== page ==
Time for the Craftsman again?

ERE introduced me a while ago to the four types of personality suited to differing phases of colonising new fields. These are the Craftsman, the Jungle Fighter, the Company Man and the Gamesman. The craftsmen are geeks, they know stuff but aren’t perhaps best with people. They value technical skill over people skills. The Jungle Fighters are the robber barons, taking the results of the craftsmen’s work and fighting turf wars to expand scale. The Company Men are the white collar workers of the 1970s t o 1980s, and the Gamesmen are the spivs and bansters Vince Cable is getting all uptight about – playing the system to their advantage.

I haven’t quite worked out what I am. The obvious one is Company Man, which is why I am somewhat of a fish out of water with the institutionalised sadism of modern performance management systems. I feel somewhat drawn towards the Craftsman approach, which if anything is even less well adapted to modern work.

The oldest culture, the craftsman culture, is hard to find. If you want to see the difference try to contrast and compare an popular science magazine of a hundred year ago, full of information and requiring a solid foundation to understand (if you can get your hands on old copies, get them!), and a present popular science magazines with it’s glossy pictures and prose written to entertain rather than inform.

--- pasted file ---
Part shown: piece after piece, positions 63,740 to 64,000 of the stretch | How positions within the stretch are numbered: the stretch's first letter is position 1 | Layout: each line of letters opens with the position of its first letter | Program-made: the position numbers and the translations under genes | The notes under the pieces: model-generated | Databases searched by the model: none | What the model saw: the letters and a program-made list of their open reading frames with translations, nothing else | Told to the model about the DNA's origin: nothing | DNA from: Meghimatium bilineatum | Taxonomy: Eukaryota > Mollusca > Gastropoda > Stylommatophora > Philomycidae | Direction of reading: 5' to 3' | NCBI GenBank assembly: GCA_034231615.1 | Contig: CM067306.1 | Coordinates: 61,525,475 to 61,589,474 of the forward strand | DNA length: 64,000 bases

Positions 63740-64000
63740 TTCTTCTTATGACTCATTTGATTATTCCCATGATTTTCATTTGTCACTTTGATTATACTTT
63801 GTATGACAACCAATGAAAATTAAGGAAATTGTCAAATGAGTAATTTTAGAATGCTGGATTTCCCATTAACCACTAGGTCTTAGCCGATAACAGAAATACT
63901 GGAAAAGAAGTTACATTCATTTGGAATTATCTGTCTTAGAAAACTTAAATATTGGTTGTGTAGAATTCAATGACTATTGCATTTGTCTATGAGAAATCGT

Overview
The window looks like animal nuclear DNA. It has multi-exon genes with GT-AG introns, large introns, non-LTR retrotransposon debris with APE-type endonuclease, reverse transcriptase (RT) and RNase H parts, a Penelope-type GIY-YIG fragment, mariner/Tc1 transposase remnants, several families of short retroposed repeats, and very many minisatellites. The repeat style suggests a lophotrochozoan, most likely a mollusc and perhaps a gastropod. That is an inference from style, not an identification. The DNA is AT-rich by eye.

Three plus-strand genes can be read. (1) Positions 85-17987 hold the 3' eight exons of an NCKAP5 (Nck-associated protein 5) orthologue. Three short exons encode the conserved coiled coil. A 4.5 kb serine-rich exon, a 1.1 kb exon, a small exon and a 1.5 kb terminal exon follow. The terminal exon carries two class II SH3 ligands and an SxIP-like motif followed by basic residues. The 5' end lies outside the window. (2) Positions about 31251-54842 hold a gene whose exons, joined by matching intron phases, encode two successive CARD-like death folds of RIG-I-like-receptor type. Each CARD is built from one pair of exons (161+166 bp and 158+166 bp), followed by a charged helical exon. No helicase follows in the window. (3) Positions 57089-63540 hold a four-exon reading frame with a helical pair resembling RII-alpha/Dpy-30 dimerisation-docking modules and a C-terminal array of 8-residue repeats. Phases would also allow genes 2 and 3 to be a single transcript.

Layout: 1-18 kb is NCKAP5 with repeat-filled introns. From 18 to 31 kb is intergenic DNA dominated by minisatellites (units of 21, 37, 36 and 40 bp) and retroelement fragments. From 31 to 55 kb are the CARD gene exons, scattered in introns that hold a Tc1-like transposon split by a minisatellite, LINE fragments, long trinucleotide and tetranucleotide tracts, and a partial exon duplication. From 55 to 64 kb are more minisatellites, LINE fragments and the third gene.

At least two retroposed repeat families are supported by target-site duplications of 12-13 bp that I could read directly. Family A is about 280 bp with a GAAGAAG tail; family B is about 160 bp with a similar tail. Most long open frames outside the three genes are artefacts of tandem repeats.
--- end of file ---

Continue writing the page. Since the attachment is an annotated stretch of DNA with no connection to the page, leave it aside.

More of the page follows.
Thet struck me too, recently. Google books has scanned back-issues of Poular Mechanics – take a look at one from 1950 and compared the content of one from 2005 and it is clear that the latter is much more consumer oriented whereas the former was for guys that made stuff and knew how to use tools. In PM’s defence, I did learn something from the how to use screws article which perhaps indicates I’m rather less than Craftsman in things mechanical 😉

One of the interesting things in Jacob’s analysis was that two of the forms are essentially parasitic. The Jungle Fighters tend to get ahead by destroying, and it appears that the Gamesmen do too, introducing fiendish complexity and benefiting from it, as perhaps we have recently found out in the field of banking and finance, hence Vince spitting bricks.

I don’t get on well in a work environment dominated by Gamesmen – all procedure and little rooms for creativity and substance. There’s probably not enough left of my working life to go through the next cycle, since the Gamesman is in the ascendant at the moment. If peak oil happens and enegy and resource crunches causes a shift down to more fundamental things then perhaps it will become the time of the Craftsman again.

That might suit me in some ways, though somehow I need to learn how to use my screws and building tools right, as electronics and software aren’t going to be tremendously useful skills in a post-peak oil world…